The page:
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Discovery at Single-Cell Resolution

Pooled CRISPR Screening with 10x Genomics Compatibility

CRISPR lentiviral products are powerful research tools for the discovery of novel genes and cellular pathways essential to understanding human health and disease. As a world leader in the production of lentiviral libraries, we design and build custom pools to any specifications. With this capability, we have partnered with 10x Genomics to bring innovative pooled screening products to enable discovery at single-cell resolution

CRISPR-based functional genomics screening provides a broad overview of the genetic contributions to a measurable phenotype. Bulk screening, however, only provides limited functional information beyond the selectable phenotype. At the other end of the spectrum, single-cell analysis provides high content information centered around genome-wide transcriptome profiling for candidate genes. We offer optimized, customized lentiviral vectors compatible with Chromium Single Cell Gene Expression v3 and v3.1 (Next GEM) solution utilizing Feature Barcode technology.

To speak to a representative for more information or requests a quote:

Getting Started with 10x Single Cell Compatible Products:

Recommendations

  • Consider doing a pilot study using our optimization kit and/or individual clones
  • For small pool screening, we recommend 100-200 cells for each targeting guide and
    500-1000 cells that contain a non-targeting guide.
  • Use 2-5 gRNAs per gene target

Vector options with 10x single cell compatibility:

dCas9 vector
10x single cell compatible gRNA vector with capture sequence
10x single cell compatible gRNA vector with capture sequence
10x single cell compatible gRNA vector with capture sequence
10x single cell compatible gRNA vector with capture sequence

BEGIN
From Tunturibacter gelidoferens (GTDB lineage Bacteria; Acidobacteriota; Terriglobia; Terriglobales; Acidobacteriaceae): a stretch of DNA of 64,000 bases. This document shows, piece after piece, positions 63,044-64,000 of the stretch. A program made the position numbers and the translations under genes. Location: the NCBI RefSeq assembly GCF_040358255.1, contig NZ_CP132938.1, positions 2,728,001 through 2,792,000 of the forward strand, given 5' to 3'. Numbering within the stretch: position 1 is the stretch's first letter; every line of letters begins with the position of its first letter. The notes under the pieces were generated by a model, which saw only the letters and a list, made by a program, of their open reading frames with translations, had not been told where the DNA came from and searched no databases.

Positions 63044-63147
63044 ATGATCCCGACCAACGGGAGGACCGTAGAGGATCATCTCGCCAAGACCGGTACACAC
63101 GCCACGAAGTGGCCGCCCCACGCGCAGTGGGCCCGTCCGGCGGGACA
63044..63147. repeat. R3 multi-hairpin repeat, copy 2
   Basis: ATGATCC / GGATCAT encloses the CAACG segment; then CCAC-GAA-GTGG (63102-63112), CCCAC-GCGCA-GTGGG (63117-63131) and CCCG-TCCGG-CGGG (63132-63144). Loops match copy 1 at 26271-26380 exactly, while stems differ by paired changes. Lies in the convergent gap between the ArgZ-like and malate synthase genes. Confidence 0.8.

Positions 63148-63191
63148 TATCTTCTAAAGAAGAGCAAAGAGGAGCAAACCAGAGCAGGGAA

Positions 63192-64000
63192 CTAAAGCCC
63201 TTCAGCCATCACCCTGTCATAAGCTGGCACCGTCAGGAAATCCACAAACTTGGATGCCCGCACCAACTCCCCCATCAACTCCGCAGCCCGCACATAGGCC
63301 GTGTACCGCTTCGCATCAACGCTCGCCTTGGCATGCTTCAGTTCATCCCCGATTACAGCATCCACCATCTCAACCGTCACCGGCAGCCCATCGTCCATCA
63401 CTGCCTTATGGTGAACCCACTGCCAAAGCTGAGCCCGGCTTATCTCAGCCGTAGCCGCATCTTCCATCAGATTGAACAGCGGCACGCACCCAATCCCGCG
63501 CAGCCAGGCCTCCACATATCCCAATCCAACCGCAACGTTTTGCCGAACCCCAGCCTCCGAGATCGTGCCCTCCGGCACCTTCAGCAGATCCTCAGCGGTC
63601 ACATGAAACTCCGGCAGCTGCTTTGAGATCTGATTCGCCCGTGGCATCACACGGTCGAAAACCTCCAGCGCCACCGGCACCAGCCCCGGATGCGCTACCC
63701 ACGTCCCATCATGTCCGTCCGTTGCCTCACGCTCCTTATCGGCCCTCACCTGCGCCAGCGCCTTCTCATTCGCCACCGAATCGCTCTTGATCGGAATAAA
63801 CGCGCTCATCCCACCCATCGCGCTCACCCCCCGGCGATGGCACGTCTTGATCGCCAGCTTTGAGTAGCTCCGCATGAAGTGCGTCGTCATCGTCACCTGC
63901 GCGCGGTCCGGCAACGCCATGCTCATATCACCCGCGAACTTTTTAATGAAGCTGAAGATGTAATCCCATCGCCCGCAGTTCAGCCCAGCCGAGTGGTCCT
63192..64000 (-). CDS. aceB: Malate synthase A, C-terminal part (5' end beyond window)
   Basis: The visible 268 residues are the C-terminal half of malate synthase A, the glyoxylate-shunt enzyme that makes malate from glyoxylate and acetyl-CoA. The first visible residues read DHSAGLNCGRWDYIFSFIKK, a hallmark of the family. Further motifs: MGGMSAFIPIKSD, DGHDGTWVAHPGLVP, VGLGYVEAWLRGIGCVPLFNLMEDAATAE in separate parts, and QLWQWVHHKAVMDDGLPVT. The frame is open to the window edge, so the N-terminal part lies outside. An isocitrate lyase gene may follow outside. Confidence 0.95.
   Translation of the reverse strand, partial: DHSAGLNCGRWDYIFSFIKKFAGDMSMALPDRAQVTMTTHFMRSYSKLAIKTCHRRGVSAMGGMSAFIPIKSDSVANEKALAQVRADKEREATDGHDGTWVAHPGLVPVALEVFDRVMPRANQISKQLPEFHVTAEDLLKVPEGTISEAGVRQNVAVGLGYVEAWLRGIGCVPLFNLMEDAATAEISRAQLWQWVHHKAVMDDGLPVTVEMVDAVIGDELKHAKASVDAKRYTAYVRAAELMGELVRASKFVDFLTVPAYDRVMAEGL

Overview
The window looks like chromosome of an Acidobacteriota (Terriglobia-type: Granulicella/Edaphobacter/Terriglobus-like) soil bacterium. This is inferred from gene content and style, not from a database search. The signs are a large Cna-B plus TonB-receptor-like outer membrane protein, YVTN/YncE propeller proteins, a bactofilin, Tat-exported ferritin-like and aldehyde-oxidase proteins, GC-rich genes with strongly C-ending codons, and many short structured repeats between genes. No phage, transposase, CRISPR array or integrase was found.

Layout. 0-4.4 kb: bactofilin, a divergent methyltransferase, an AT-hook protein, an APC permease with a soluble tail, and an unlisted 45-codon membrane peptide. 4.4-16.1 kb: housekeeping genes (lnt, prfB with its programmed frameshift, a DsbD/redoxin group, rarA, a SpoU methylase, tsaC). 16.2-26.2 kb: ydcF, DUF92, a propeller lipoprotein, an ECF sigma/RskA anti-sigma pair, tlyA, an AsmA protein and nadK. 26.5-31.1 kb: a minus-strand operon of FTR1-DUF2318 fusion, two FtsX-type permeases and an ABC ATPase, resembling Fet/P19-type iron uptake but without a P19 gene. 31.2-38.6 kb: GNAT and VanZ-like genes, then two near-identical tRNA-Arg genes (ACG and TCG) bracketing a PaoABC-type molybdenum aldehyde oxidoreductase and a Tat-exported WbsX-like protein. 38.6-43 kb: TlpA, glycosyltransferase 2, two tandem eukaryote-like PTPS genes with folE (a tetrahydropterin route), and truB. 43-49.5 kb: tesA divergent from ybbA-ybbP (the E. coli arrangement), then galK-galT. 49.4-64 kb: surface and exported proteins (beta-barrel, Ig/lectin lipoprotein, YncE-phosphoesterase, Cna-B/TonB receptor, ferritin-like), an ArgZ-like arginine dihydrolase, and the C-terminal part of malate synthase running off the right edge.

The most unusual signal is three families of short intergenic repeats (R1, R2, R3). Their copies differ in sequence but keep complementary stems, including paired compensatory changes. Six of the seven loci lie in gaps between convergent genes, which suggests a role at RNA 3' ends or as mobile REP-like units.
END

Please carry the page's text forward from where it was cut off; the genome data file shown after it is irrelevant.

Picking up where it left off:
10x genomics compatible vectors.

Capture Sequence Integration

CRISPRi Feature Barcode technology Optimization Kit

Figure 1.CRISPRi Feature Barcode technology Optimization Kit

This kit includes pooled virus representing each of the 2 possible capture sequences and 2 position combinations (capture sequences 1 or 2, in the stem-loop or 3′ position). Present within each pool are 2 CRISPRi sgRNAs, 1 targeting RAB1A and 1 non-targeting control sgRNA. Each pool is provided ready to use at 1x10^6 viral titer, sufficient enough to cover ~2x10^6 cells at an MOI of 0.5. The purpose of the optimization kit is to set up a pilot screen to determine the best capture sequence and position configuration before a custom pool is ordered.

10x Compatible products for Feature Barcode technology (gRNA)

Pooled CRISPR Screening with 10x Genomics Compatibility

Figure 2.We recommend creating custom pools so that when running the 10x Single Cell CRISPR assay, 100-200 cells are recovered for each targeting guide and 500-1000 cells are recovered that contain a non-targeting guide. For example, a user that wishes to target 10,000 cells recovered, we recommend that 10% of the guide pool is made up of non-targeting guide(s), while the remaining 90% is targeting guides. For the targeting guides in this example we would recommend that each targeting guide represent >=2% of the overall guide pool. The more cells that are run, the smaller the percentage of the pool is needed to be non-targeting guide(s).